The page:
The EU fears it will be flooded by cheap Chinese-made garments
The millions of bras, sweaters and trousers stranded in European ports won't be going anywhere just yet.
After eight hours of what have been described as "constructive talks", European Union negotiators and their Chinese counterparts have agreed to come back for a second day.
The EU says it is looking for a pragmatic solution to the problem of stranded Chinese clothing stocks.
But the negotiating team in Beijing has many masters to please. It is worth remembering that the quotas were introduced to protect EU manufacturers from being overwhelmed by low-cost Chinese imports.
Negotiations will begin early on Friday morning in Beijing, and a deal is still believed to be possible.
However, if the Beijing meeting does produce an agreement, it will still have to be approved by EU member states.
Those with large garment industries - Spain, Portugal and Italy - have already said they are reluctant to allow more low-cost Chinese imports across their borders.
And those with large retailers - the British, Germans and Swedish - are anxious that the trapped clothing stock makes it out of the warehouses and into the stores.
The Chinese negotiators face a dilemma of their own.
The likelihood is that the EU will offer to bring forward some of next year's quota allowances - and possibly some from 2007 - into the current year.
That was the suggested solution from EU Trade Commissioner Peter Mandelson when the sweaters quota reached its limit earlier this month.
EU officials did not get round to expanding that category's quota, though. Instead, they were overwhelmed with other quotas reaching their limits.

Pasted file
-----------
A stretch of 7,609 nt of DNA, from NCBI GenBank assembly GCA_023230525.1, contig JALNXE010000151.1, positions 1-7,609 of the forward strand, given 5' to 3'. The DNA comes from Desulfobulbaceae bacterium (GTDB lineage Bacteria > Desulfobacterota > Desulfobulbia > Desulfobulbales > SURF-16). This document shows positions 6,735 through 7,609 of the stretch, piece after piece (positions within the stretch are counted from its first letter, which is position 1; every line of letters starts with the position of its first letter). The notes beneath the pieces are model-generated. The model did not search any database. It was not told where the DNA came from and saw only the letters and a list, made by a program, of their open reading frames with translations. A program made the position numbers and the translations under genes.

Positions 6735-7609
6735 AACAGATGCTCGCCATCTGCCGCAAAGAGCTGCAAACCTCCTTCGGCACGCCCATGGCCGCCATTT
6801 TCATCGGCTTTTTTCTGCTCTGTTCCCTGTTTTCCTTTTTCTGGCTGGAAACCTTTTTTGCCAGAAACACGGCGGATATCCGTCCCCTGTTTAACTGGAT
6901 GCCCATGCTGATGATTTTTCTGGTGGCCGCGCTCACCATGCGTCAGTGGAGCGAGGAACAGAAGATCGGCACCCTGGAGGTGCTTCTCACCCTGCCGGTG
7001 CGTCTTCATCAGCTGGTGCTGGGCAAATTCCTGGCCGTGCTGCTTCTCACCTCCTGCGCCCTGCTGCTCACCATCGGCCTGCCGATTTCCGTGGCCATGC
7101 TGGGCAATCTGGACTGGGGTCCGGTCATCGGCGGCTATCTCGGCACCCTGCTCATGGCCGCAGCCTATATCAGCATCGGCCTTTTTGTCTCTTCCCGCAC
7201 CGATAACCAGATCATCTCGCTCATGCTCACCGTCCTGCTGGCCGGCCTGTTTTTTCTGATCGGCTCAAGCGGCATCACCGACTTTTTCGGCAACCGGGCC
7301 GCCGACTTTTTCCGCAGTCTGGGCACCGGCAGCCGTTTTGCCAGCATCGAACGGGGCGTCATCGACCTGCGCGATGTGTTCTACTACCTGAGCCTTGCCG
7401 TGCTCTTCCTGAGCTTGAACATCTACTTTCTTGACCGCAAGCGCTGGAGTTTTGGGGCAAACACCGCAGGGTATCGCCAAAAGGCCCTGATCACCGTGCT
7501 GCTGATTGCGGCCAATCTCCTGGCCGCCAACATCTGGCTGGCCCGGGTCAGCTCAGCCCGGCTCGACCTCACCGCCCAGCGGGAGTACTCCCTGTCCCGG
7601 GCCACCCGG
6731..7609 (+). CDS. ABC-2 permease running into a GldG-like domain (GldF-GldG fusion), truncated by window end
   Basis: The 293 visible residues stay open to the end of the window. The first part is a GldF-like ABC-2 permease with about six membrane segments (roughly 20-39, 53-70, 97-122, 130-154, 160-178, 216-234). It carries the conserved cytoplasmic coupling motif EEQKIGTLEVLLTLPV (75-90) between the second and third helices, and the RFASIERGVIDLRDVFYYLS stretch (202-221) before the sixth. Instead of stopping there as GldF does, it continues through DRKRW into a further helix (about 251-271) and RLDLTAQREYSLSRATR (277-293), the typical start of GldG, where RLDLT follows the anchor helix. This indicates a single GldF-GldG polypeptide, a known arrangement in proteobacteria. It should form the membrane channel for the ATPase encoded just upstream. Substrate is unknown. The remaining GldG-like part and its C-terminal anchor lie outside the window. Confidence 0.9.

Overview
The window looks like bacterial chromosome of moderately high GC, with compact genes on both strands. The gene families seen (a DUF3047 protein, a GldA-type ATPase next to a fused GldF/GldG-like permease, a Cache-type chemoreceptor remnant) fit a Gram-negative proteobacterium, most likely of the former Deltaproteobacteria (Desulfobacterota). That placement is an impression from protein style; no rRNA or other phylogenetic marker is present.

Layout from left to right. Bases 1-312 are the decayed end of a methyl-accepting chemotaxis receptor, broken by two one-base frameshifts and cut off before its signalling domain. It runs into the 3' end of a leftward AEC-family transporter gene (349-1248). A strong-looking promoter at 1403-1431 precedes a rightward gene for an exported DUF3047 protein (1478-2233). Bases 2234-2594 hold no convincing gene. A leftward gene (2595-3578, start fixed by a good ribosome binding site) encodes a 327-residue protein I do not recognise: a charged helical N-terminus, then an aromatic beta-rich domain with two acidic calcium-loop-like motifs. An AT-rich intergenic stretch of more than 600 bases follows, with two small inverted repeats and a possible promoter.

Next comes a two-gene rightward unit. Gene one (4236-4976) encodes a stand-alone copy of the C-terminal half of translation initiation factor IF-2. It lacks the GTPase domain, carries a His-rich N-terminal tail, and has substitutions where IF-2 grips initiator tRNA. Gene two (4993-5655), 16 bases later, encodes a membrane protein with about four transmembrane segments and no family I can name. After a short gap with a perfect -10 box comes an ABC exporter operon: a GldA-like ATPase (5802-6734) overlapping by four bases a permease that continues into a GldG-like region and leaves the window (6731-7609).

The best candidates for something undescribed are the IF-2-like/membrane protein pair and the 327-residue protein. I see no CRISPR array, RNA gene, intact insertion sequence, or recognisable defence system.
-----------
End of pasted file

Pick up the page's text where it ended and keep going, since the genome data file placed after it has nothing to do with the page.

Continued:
But where would Mr Mandelson's suggestion leave Chinese exporters in twelve months time?
"It would be like eating dinner at breakfast time," explained one unnamed Chinese official.
There is a growing frustration among the Chinese. Smaller manufacturers are letting staff go, as quota after quota approaches its limit and their business dries up.
That frustration is evident in the editorial columns of government newspapers.
One state-owned title, China Daily, has accused the EU of old-fashioned protectionism and of damaging the rights of its consumers.
A cartoon in another newspaper depicts four naked Westerners crowded together on a dockside, waiting for their (Chinese) ship to come in.
Most newspapers, reflecting the views of their political masters, have called for a free and liberalised market in the clothing trade to be agreed as soon as possible.
That is the deal the Chinese thought they had signed up to on 1 January this year. But instead of trade barriers disappearing, many manufacturers complain they have a quota system almost more complicated than before.
In the medium to longer term there is agreement on both sides.
EU officials admit, at least privately, that local producers will not be able to see off the China threat forever.
"The China price is just too good - it's overwhelming," one European Commission official told me today.
And the current quota deal is only a temporary measure, due to expire in 2008. For China's clothing manufacturers, that date cannot come soon enough.